- London - Scientists have good news for
millions of reluctant gardeners - cutting the grass causes pollution.
- The smell of a newly-trimmed lawn is
caused by a burst of a chemical cocktail from the "wounded" plant.
- The dozen substances include methanol,
acetaldehyde, acetone and butanone which can cause the summer smog that
plagues Britain's cities. And putting clippings on compost heaps make matters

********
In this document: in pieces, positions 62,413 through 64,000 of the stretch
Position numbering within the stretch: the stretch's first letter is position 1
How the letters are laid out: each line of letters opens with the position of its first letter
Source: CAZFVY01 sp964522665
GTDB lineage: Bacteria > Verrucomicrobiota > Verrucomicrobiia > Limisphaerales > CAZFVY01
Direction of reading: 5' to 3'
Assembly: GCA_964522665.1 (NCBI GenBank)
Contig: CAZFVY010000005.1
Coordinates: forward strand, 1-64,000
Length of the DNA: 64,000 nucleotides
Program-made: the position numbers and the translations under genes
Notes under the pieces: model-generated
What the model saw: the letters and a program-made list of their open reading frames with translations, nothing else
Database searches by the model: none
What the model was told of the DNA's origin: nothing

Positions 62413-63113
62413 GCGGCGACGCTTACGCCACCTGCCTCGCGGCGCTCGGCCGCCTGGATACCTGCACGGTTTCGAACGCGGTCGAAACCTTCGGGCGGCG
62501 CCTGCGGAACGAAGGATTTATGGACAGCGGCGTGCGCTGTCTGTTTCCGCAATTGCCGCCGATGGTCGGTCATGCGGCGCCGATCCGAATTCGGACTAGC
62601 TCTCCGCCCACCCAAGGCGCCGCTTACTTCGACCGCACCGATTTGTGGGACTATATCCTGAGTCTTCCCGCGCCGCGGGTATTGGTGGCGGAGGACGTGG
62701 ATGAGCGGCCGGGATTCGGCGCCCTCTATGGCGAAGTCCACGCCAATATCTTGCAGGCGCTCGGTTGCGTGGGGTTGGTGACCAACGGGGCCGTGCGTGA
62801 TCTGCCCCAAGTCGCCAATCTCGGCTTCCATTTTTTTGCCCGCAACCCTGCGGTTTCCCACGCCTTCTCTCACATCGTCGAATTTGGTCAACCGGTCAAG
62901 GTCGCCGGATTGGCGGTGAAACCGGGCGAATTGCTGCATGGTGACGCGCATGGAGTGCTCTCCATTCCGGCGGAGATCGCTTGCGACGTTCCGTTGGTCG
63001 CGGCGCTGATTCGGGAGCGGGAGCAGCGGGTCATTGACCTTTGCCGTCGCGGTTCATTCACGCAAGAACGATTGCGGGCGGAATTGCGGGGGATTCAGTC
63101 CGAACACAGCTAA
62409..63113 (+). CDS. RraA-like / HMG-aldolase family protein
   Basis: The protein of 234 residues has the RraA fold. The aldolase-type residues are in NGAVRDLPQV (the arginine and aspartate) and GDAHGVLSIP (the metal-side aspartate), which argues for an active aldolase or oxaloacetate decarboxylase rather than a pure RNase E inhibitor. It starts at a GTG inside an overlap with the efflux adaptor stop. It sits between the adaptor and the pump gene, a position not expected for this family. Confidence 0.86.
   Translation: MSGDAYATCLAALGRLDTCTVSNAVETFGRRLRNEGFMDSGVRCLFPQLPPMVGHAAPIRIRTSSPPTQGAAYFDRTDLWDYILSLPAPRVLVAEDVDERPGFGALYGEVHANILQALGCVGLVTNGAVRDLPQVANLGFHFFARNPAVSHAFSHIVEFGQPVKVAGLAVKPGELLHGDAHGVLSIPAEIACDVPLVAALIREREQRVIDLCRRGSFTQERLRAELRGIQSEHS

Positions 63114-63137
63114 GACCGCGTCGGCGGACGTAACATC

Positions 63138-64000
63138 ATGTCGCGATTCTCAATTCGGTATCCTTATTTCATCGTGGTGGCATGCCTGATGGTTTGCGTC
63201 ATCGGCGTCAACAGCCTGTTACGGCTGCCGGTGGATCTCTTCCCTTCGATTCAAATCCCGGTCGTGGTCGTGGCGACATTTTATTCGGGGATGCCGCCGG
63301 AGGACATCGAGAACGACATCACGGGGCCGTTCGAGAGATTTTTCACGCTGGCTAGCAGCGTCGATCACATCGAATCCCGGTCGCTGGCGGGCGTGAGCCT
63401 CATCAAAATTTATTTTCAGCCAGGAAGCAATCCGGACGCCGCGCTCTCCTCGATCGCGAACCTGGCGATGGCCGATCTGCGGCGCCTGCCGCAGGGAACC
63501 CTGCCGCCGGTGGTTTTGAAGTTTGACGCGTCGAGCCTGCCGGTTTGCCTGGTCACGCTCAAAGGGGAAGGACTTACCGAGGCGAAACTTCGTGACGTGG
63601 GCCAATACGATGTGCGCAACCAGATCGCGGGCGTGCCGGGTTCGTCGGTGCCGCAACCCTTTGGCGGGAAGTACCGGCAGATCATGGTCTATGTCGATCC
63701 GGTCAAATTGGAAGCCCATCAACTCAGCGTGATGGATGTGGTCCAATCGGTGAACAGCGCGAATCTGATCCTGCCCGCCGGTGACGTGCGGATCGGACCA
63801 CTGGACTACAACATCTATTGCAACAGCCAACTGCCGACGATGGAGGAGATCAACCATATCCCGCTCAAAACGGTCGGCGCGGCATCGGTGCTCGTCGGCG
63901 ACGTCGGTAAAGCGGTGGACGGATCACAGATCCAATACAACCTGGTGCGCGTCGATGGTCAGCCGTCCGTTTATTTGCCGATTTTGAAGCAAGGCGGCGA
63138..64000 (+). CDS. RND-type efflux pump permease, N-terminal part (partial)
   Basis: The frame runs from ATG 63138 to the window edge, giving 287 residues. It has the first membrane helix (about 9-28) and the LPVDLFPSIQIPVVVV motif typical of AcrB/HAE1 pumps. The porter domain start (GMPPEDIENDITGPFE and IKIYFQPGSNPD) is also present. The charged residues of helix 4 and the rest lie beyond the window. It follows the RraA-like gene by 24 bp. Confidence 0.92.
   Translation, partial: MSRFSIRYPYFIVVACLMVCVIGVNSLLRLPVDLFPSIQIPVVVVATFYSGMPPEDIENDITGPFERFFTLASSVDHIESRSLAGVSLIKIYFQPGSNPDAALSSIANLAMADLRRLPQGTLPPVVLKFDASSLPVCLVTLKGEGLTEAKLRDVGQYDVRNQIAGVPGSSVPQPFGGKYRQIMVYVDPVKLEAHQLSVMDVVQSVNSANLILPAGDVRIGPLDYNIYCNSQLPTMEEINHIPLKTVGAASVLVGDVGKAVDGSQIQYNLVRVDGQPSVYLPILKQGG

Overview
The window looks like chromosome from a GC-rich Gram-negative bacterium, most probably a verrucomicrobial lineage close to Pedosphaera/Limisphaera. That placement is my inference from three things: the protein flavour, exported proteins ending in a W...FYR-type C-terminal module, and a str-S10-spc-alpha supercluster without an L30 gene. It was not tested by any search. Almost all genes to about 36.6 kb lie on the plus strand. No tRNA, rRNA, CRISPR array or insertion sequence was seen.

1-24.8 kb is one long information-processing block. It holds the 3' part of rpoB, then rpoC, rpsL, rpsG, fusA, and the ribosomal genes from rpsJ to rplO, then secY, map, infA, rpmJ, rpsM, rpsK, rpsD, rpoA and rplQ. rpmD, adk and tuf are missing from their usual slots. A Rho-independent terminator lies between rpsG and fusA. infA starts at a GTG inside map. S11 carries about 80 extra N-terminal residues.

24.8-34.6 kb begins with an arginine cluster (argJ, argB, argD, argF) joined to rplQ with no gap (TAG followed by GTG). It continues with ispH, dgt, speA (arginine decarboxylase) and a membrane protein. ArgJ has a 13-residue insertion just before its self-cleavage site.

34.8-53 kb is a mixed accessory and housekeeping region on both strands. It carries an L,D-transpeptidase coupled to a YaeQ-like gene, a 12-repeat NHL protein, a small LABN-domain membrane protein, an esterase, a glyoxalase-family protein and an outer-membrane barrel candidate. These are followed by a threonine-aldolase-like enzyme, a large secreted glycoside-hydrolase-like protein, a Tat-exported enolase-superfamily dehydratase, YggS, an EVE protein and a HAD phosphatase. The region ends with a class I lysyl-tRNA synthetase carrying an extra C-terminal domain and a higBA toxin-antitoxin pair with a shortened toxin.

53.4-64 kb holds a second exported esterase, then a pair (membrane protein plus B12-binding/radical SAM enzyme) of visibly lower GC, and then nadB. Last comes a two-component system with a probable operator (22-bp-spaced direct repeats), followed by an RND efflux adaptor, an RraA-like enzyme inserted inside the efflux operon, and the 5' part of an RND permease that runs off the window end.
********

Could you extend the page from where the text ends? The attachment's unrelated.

- As the grass starts to dry the emissions
are stronger and last for hours.
- Researchers say that the harvesting of
crops adds 1.6 million tons of acetone to the eight million tons released
naturally into the atmosphere each year.
- Experts at the US National Oceanographic
and Atmospheric Administration and Colorado University believe the chemical
warfare is a response by plants to being "attacked" by mower
- Professor Ray Fall, university head of
chemistry and biochemistry, said: "Every time even a cow chomps the
grass you get these little surges.
- "It seems so unlikely the smell
of freshly-mown grass is toxic."